Hover over the icons below to see different renderings of the project:

Stage Area

Trivision/Seating

Video Screens

View the final video:

· Windows Media (42 MB)

· QuickTime (68 MB)

View a pre-viz animation:

· Windows Media (8 MB)

· QuickTime (9 MB)

Additional footage of the shops and restaurants:

· DivX AVI (5 MB)

· Windows Media (5 MB)

· QuickTime (9 MB)

Opry Mills  ·  MULTI-SCREEN VIDEO AND ANIMATION

Opry Mills is large regional mall in Nashville. Because the project site was situated very close to the Grand Ole Opry itself, the CommArts design team was tasked with creating a large central space that would celebrate local history and culture. (Of course, the space had to do so with drama and a sense of show.) There would even be a stage where shoppers could perform karaoke-style or the mall could highlight professional musicians and local garage bands.

One of the proposals that came up was to create several short, documentary-style videos that would relate local history and culture to visitors during times when there was no entertainment scheduled. In order to bring the experience up to the same level as the rest of the design, the videos were to work across multiple screens and leverage the physical stage area itself as a medium.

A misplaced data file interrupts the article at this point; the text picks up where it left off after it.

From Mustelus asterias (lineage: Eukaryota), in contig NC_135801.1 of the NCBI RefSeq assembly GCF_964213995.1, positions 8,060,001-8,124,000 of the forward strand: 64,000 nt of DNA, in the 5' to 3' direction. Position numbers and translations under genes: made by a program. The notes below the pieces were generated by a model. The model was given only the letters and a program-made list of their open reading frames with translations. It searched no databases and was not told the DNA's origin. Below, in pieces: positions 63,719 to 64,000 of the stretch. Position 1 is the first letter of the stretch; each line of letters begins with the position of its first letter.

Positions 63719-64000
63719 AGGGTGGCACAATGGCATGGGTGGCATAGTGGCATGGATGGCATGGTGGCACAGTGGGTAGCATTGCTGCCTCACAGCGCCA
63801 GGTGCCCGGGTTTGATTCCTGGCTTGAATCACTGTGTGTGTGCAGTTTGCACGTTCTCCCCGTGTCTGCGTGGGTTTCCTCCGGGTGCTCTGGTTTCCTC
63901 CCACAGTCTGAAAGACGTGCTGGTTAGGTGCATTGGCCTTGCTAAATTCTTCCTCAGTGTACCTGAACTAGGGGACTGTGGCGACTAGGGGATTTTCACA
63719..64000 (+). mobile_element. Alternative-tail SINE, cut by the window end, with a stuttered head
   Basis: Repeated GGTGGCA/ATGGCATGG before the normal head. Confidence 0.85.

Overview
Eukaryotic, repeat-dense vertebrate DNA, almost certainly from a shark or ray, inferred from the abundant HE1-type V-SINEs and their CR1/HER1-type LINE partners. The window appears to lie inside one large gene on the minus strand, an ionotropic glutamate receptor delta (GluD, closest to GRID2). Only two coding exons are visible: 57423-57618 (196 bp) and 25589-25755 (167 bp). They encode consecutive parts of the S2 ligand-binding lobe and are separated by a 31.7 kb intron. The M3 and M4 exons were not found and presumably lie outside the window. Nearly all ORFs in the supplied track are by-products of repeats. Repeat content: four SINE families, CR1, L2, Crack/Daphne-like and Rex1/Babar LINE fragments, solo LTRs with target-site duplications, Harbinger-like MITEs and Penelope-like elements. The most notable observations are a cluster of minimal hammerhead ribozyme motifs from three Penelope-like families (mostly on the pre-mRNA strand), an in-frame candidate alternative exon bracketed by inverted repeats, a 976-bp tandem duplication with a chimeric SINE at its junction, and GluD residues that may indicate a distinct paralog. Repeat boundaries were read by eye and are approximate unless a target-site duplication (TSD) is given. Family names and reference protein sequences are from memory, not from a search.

Unfortunately, the proposal wasn't easy to visualize, and this created contention among the designers. Not only can such video sequences be expensive to produce, it wasn't really clear how well they would work in the first place. That's when I was asked to create a proof-of-concept.

I started with an outline and a script which was read by professional voice artists. (Voice artists are always a wise investment on projects like these...) I also made several visits to video stores where I rented a disturbingly tall stack of music and concert titles. (The clerk behind the counter seemed disturbed, anyway.)

There were challenges. Greatest among these was the fact that none of the video editing software and tools were designed to work with more than one output screen at a time. (Nothing a little planning, and some creative software acrobatics can't overcome.)

As a result of this proof of concept, production of the videos was given the green light and they were incorporated into the space shortly thereafter.

 

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